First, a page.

Besides skin testing, what other tests are used for diagnosis of tuberculosis?
Chest x-ray. Culture. Takes 5-6 days with more rapid methods.
How long should treatment for tuberculosis last?
6 months to 2 years.
What is DOT and why should it be used for the management of tuberculosis patients?
Directly Observed Therapy. It is used due to noncompliance of patients.
Multidrug resistance is uncommon among the Mycobacteria.
The correct answer is: False
Name two drugs that can be used to treat Mycobacterial infections.
Rifampin Isoniazid
Is there a vaccine for tuberculosis?
Yes. BCG. Not used in the USA.
What is used for prophylaxis of individuals who have come into contact with tuberculosis?
Isoniazid for 6 to 9 months.
What are the Gram-staining and morphologic characteristics of bacteria that are Enterobacteriaceae?
Gram-negative, motile rods.
Which of the Enterobacteriaceae do not ferment lactose?
Salmonella and Shigella.
Why are members of the Enterobacteriaceae an important consideration to the dental clinic?
Since these organisms are spread by the oral-fecal route it is possible to transmit them in the dental clinic.
What are some common virulence traits of the members of the Enterobacteriaceae?
Adhesins. Motility. Resist phagocytosis. Invade the intestinal epithelium. Endotoxin. Hemolysins produced by some organisms. Iron transport systems Type III secretions systems
What is the target of the alpha-hemolysins produced by the Enterobacteriaceae?
More effective on lymphocytes.
What is the function of the beta hemolysins produced by the Enterobacteriaceae?
They are cell bound and inhibit phagocytosis and neutrophil chemotaxis.
What do the type III secretion systems of the Enterobacteriaceae do?
Target virulence factors to the cytoplasm of the host cell.
What is ETEC?
Enterotoxigenic E. coli - Traveler's diarrhea.
What are the specific virulence factors of enterotoxigenic E. coli?
ST - a heat stable toxin. Increases fluid excretion by mucosal cells in the small intestine. LT - heat labile toxin. Virtually identical to cholera toxin.
What is EPEC?
Enteropathogenic E. coli - causes childhood diarrhea.
What is the specific virulence factor of enteropathogenic E. coli (EPEC)?
A shiga-like toxin.
What type of E. coli is responsible for childhood diarrhea of long duration?
EaggEC - Enteroaggregative E. coli
Which type of E. coli produces a severe dysentery-like illness?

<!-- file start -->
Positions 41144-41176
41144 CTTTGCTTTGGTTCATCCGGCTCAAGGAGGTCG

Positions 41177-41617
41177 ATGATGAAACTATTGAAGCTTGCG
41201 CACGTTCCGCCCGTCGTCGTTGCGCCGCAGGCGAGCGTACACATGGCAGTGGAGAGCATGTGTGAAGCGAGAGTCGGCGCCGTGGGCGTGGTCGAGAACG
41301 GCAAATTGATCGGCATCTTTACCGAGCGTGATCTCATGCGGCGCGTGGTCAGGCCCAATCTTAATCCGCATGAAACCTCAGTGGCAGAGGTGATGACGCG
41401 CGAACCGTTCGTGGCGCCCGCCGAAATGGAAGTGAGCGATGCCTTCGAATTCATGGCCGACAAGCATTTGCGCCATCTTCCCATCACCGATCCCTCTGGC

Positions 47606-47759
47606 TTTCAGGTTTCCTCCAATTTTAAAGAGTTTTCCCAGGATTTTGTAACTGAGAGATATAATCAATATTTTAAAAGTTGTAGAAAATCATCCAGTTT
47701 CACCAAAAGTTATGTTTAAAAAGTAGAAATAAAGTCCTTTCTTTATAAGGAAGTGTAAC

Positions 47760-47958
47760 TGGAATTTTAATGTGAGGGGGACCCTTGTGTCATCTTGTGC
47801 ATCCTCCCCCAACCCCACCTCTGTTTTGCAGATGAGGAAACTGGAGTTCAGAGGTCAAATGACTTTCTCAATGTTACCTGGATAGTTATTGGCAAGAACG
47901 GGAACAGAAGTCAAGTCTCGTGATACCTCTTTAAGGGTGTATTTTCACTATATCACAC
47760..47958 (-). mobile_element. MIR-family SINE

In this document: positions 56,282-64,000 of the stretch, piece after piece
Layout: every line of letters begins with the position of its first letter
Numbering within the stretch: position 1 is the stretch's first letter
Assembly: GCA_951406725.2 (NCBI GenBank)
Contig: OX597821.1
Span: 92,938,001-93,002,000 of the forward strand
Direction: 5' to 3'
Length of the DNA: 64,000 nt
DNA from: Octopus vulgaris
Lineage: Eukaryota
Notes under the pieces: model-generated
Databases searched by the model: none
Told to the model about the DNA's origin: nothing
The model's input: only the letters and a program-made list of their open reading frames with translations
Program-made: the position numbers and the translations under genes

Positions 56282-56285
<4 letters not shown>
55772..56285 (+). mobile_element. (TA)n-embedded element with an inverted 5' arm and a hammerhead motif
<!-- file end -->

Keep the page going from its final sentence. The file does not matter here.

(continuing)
EIEC - enteroinvasive E. coli.
Which type of E. coli is responsible for hemorrhagic colitis in children?
EHEC - enterohemorrhagic E. coli
Which strain of E. coli is associated with eating under cooked meat?
E. coli 0157:H7 - an EHEC type E. coli
Besides gastrointestinal infections, what other infections can be caused by E. coli?
Urinary tract infections by strains that make P fimbriae. Neonatal meningitis by strains that produce the K1 capsular polysaccharide.
What type of illness is caused by Shigella spp.?
Diarrheal illness, associated with toxemia, systemic symptoms with blood and mucus in the stool.
What are the specific virulence factors of Shigella spp.?
Invasins: allow penetration of mucosal epithelial cells. Shiga toxin: inhibits protein synthesis in target cells. Type III secretion system.
What is the most common source of salmonellosis?
Contaminated water or food (especially poultry).
What is the most common form of Salmonella infection?
What type of Salmonella infection can cause severe and life-threatening disease?
Typhoid fever.
What is the pathogenesis of Salmonella infection?
Organisms multiply in small intestine. Adhere to the jejunum and invade epithelial cells. Transport of organisms to lymph nodes. Ingestion of organisms by phagocytes with multiplication of the organism intracellularly. Organisms make their way into the bloodstream and seed the RES.
What are the virulence traits of Salmonella?
Invasins : aid in penetration of epithelial cells. Endotoxin. Resistance to intracellular killing. Vi antigen - inhibits phagocytosis, inhibits serum bacteriocidal activity. Type III secretion. Carrier state.
What type of infection is caused by Yersinia enterocolitica?
Enterocolitis. Exudative pharnyngitis.
What is the reservoir for Yersinia spp.?
Domesticated animals.
What is the etiologic agent of the plague?
Yersinia pestis.
What are the Gram stain and morphologic characteristics of Campylobacter spp.?
Gram-negative comma-shaped (may be called "gull winged")
How is man infected with Campylobacter jejuni?
Consumption of contaminated food and water.
What is the most prevalent food-borne illness in the USA?
Campylobacter jejuni
What types of extraintestinal infections can be caused by Campylobacter fetus?
Enteric. Meningitis. Septic arthritis. Salpingitis. Lung abscess.
What is the specific virulence factor of Campylobacter fetus?
S layer of the organism blocks complement and killing by serum.
What is the etiologic agent of peptic ulcer caused by a bacterium?
Helicobacter pylori.
What is the etiologic agent of cholera?
Vibrio cholerae.
What are the clinical findings in patients with cholera?
High volumes of watery diarrhea. Vomiting. Fluid and electrolyte imbalance leading to dehydration.
How does man become infected with Vibrio cholerae?
From contaminated water.
What are the virulence factors of Vibrio cholerae?
Cholera toxin - causes fluid and electrolyte accumulation in the lumen of the gut.
What Gram-negative organism causes primary lobar pneumonia with a propensity for abscess formation in the lungs of immunocompromised individuals in a hospital setting?
Klebsiella pneumoniae
What is the most important treatment for all diarrheal diseases?
Fluid and electrolyte replacement.